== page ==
The GSEs have been making solid progress, and a trend toward greater profitability is becoming clear. Since the start of 2012, Fannie and Freddie's average quarterly pre-tax profits have been $5.1 billion and $3.4 billion, respectively. Under these new "normal" circumstances, the GSEs have been paying out substantially all (about 90% in Fannie's case and over 100% in Freddie's case) of their profit to the Treasury, which is more or less how the new conservatorship structure works.

If these averages hold up (under 90% payouts), Fannie Mae would be able to pay approximately $4.6 billion per quarter from here on out, and Freddie would be able to pay $3.1 billion. Based on the current level of outstanding bailout debt, this rate would reduce Fannie's net bailout cost to zero in just five quarters, and Freddie's in 12 -- in either case, far faster than a reported 10-year timetablefor full repayment set by the Obama administration. That's even if you count a hoped-for $50 billion profit, which would take another seven quarters of repayment between the two GSEs.

It should therefore come as no surprise that a number of major hedge funds are now taking up positions in Fannie and Freddie's shares and are lobbying hard for the government to spin off its stake, again making Fannie and Freddie the publicly traded companies they once were. Even erstwhile presidential campaigner (and GSE stockholder) Ralph Nader is up in arms at the government's apparent dalliance over returning a cash cow to private ownership. With at least one writer now claiming that the Federal Housing Finance Agency (the GSEs' conservator) has breached its fiduciary dutyto shareholders, it seems likely that the Fannie and Freddie situation must be resolved far sooner than the government had hoped -- quite possibly in court, should Fannie and/or Freddie zero out their debts in the next two years or so.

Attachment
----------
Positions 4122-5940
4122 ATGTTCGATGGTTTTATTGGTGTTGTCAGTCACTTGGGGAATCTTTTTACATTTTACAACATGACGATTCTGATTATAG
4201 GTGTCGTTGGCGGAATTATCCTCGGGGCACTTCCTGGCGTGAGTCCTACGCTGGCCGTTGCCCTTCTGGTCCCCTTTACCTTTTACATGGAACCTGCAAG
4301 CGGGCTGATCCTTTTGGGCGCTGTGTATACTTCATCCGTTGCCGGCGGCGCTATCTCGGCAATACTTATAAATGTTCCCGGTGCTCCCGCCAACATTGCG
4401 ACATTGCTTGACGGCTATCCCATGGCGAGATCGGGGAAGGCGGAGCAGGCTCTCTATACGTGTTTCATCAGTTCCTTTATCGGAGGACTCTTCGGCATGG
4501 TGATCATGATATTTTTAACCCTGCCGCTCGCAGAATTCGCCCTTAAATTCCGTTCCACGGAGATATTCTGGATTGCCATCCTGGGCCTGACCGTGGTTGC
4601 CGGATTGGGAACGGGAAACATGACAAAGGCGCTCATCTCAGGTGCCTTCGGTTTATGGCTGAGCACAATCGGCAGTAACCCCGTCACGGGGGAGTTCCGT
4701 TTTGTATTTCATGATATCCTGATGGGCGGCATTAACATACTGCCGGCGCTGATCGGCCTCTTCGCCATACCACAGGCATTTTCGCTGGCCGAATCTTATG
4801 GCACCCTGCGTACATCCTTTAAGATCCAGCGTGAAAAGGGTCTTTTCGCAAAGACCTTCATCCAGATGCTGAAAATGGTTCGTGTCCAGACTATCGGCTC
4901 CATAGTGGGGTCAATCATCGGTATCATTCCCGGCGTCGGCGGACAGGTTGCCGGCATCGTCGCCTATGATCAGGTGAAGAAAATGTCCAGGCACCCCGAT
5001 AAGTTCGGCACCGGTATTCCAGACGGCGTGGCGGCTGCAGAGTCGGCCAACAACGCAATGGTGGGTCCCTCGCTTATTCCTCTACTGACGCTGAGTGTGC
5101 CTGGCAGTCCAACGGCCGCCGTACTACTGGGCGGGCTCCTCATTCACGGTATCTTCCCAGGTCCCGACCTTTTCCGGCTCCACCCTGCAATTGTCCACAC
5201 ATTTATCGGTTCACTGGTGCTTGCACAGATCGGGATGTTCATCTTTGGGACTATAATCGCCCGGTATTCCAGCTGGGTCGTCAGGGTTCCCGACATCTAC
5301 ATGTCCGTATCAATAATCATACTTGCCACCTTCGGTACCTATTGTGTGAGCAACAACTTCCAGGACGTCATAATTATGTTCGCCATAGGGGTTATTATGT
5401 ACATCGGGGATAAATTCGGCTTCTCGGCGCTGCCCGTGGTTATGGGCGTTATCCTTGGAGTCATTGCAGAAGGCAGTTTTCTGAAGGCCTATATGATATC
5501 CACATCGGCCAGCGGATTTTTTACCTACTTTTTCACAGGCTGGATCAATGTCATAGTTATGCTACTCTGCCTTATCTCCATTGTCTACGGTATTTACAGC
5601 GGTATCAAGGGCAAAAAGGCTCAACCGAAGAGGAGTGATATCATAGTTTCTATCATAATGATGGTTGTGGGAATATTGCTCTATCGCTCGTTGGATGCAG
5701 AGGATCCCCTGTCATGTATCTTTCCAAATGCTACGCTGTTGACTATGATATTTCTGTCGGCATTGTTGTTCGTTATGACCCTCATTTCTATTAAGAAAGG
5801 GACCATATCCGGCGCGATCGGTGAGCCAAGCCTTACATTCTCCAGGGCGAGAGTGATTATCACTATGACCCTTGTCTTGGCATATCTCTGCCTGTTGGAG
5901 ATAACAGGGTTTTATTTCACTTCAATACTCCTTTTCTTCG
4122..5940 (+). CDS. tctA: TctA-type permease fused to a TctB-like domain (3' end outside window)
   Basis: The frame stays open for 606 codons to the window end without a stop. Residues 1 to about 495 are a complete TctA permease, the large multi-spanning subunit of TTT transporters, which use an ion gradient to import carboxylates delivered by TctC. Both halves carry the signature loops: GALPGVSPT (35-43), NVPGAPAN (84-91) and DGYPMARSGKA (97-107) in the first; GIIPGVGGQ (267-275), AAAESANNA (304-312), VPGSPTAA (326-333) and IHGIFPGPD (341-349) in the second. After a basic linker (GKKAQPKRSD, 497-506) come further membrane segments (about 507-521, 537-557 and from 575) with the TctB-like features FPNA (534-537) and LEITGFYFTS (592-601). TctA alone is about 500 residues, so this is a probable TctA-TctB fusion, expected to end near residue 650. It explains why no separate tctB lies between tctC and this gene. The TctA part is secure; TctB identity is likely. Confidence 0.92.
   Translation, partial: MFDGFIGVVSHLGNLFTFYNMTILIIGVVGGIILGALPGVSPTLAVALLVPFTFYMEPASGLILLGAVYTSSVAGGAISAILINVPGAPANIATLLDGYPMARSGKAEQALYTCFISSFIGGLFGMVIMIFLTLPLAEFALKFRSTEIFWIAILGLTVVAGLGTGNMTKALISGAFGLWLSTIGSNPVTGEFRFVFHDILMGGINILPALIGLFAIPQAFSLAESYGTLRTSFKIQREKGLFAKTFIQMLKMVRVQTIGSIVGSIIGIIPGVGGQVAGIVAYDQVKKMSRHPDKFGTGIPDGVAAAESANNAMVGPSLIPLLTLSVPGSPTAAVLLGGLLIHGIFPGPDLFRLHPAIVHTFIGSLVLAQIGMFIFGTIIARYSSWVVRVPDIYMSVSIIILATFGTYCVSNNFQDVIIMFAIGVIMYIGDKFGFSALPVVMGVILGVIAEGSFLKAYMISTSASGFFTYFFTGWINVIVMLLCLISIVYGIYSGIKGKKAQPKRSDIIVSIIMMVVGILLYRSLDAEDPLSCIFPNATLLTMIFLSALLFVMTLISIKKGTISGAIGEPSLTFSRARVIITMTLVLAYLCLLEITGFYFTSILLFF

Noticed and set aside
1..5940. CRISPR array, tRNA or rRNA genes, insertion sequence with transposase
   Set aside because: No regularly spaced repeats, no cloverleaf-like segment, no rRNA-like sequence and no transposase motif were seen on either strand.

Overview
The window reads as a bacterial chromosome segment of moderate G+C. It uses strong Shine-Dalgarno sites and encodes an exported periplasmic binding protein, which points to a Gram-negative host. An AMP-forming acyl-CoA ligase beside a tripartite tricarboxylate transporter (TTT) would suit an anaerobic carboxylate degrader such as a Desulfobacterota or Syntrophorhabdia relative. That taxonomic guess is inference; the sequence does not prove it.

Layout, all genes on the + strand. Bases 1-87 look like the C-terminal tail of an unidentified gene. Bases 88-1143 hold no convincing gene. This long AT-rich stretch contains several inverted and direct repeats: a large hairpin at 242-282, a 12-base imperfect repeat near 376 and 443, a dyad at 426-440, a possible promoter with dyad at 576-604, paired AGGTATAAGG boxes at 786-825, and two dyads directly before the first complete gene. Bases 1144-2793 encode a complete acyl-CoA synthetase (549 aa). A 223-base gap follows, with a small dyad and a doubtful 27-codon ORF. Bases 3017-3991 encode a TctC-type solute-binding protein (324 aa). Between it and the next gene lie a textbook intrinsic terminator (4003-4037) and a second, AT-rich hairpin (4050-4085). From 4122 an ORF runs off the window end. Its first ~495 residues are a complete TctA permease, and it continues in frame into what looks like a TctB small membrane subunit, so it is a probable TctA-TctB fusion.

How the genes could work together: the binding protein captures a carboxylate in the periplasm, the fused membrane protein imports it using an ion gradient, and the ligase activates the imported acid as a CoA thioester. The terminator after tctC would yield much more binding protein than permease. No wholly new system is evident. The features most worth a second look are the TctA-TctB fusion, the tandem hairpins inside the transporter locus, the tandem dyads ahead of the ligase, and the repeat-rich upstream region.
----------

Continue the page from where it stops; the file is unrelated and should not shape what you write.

Thanks to stricter lending requirements, higher fees, and a lack of real competition, Fannie and Freddie appear headed for record profitability, even when discounting the impact of tax charges. We're highly unlikely to see these two enterprises vanish from the American housing picture, considering that the vast majority of American mortgages now bear the Fannie or Freddie guarantee. If they do, there's a massive amount of assets (more than $5 trillion) to be wound down first and thus accrue to shareholders -- though preferred shareholders would get first crack -- another reason why institutional investors like the GSE story right now.

After an incredible rally, the remaining upside in Fannie and Freddie shares will depend largely on how effective large shareholders are in lobbying for the results they want. Fannie and Freddie didn't have the same strident voices in their favor as did the financial industry in 2008. Now they appear to. You might not like Wall Street, but do you really want to bet against it when it smells a good deal?

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Fool contributor Alex Planes owns shares of Fannie Mae. Add him on Google+ or follow him on Twitter @TMFBiggles for more insight into markets, history, and technology.The Motley Fool has no position in any of the stocks mentioned. Try any of our Foolish newsletter services free for 30 days. We Fools may not all hold the same opinions, but we all believe that considering a diverse range of insights makes us better investors. The Motley Fool has a disclosure policy.